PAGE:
We found differences between the apoptosis signaling induced by cisplatin and oxaliplatin in proliferating HCT116 cancer cells, with redox-related effects being clearly associated with apoptosis induced by cisplatin but not by oxaliplatin under comparable conditions. Although these agents are sometimes regarded as interchangeable, these results show that they differ. We also identified thioredoxin reductase 1 as a potential target for cisplatin, in particular, in both HCT116 cells and cochlea. However, the differences in cochlear kinetics and cellular uptake that we found in the hearing end organ are sufficient to explain the difference in ototoxicity between cisplatin and oxaliplatin.
We have previously demonstrated that cisplatin has pronounced DNA damage- and nucleus-independent effects (13
). In addition, levels of cytosolic Ca2+
and reactive oxygen species increase by 50% within 1 hour after cisplatin treatment (38
), which is well before the onset of p53 accumulation, which occurs approximately 3 hours after treatment with either drug (M Berndtsson PhD, MSc E Hernlund MSc, Shoshan M, PhD; unpublished observations). In this study, we show that, although cisplatin and oxaliplatin induce similar levels of apoptosis in cultured HCT116 colon carcinoma cells, superoxide anion production and increased levels of intracellular calcium are required for cisplatin-induced but not oxaliplatin-induced apoptosis. Superoxide anion production was furthermore independent of DNA damage, as shown by the effects of cisplatin in enucleated cells. DNA-damaging drugs typically act by interfering with DNA replication (39
). However, cells in the organ of Corti are terminally differentiated and do not divide. Therefore, the apoptotic redox signaling induced by cisplatin in enucleated cells may be a possible mechanism of cisplatin-induced ototoxicity. It should also be noted that the chloride concentrations in the McCoy's culture medium used for the tumor cells and in the mammalian perilymph were in the same range (120 and 110–140 mM, respectively). Different extracellular chloride concentrations are thereby not likely to affect the cisplatin toxicity differently in cell culture and in the outer hair cells in the organ of Corti.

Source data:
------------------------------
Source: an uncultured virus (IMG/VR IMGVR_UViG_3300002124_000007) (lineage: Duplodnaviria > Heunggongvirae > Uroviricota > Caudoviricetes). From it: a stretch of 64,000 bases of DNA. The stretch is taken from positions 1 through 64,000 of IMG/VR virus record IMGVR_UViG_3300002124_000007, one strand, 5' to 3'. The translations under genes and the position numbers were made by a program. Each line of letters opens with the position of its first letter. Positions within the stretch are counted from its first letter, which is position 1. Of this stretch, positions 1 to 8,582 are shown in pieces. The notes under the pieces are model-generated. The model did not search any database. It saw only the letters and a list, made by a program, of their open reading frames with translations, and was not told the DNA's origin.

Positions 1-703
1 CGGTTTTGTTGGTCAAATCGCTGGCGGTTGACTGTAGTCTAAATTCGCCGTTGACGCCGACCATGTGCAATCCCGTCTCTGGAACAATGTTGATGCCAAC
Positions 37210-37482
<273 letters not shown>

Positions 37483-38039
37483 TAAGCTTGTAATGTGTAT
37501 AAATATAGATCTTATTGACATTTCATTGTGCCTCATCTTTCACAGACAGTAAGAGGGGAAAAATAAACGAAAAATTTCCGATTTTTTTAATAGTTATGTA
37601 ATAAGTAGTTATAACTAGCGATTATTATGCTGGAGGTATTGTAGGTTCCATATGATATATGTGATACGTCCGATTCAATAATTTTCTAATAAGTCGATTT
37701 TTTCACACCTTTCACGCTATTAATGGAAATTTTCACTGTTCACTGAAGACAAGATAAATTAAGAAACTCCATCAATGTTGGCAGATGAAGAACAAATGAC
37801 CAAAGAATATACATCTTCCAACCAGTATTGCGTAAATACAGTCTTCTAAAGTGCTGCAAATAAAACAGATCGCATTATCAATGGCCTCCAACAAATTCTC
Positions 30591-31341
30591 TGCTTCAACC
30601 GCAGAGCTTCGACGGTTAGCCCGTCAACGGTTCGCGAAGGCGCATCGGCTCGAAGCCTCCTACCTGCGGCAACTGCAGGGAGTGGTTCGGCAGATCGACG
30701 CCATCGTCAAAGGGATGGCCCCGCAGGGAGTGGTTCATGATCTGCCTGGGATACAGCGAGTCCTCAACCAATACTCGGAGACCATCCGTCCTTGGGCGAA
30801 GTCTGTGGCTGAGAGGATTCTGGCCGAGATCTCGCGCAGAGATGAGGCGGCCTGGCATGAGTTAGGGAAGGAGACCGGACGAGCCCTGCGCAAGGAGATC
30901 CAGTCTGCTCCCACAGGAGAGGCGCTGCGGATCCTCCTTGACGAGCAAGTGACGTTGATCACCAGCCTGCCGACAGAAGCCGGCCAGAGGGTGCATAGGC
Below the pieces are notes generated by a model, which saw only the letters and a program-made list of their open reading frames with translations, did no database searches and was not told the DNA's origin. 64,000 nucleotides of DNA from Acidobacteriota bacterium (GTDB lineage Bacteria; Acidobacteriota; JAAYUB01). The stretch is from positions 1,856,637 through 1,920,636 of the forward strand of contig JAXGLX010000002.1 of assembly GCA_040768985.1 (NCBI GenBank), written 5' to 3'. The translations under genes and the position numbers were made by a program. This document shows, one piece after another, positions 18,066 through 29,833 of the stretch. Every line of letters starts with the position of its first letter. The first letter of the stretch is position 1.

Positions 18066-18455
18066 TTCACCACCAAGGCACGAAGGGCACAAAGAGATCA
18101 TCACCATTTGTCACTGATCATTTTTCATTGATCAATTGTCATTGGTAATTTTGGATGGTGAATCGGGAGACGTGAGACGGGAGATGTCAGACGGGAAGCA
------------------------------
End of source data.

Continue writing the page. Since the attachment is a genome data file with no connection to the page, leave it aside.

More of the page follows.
The involvement of calcium cations and superoxide anions in cisplatin-induced apoptosis but not oxaliplatin-induced apoptosis is in agreement with the observation that inhibition of thioredoxin reductase may affect calcium homeostasis (40
). Apoptosis was also induced by cisplatin despite only partial inhibition of thioredoxin reductase (), which might reflect the fact that cisplatin-derivatized thioredoxin reductase has not only lost thioredoxin-reducing activity but also gained a dominant function as pro-oxidant inducer of cell death (27
). This gain of function was associated with the conversion of thioredoxin reductase from an oxidoreductase with antioxidant activity to a SecTRAP with potent superoxide-producing NADPH oxidase capacity after its derivatization with cisplatin (27
). If SecTRAPs are formed in cisplatin-treated cells, then this mechanism may be involved in intracellular superoxide production, in prooxidant cell death induction, and also in the antiapoptotic effect observed after treatment with the superoxide scavanger Tiron. Because of the importance of thioredoxin reductase as an enzymatic target contributing to cisplatin toxicity (20
), because of the weaker inhibitory effect of oxaliplatin on its cellular activity, and because of the finding that thioredoxin reductase was expressed in the cochlea, we propose that the targeting of thioredoxin reductase by cisplatin could contribute to the ototoxicity of cisplatin, but this possibility must be investigated further.
We have also shown that the lack of major cochlear injury during treatment with oxaliplatin is likely explained by the pharmacokinetic profile of oxaliplatin. There was a striking difference between cisplatin and oxaliplatin in the uptakes into scala tympani perilymph fluid and in total platinum concentrations in cochlear cells. In the inner ear, transport of drugs between blood and receptor cells or neural tissue is hindered by the presence of barrier cell layers. In analogy with the blood–brain barrier, the concept of a blood–labyrinth barrier is generally accepted. This barrier can roughly be divided into the blood–perilymph barrier and the perilymph–endolymph barrier, although the functional division between these compartments is not fully understood. The blood–perilymph barrier, which consists mainly of endothelial cells sealed by tight junctions, is most likely the major barrier for pharmacologic substances in reaching the sensory epithelium of the hearing and balance organs. Cisplatin-induced ototoxicity is known to be mediated via injury to several terminally differentiated cellular targets in the cochlea (42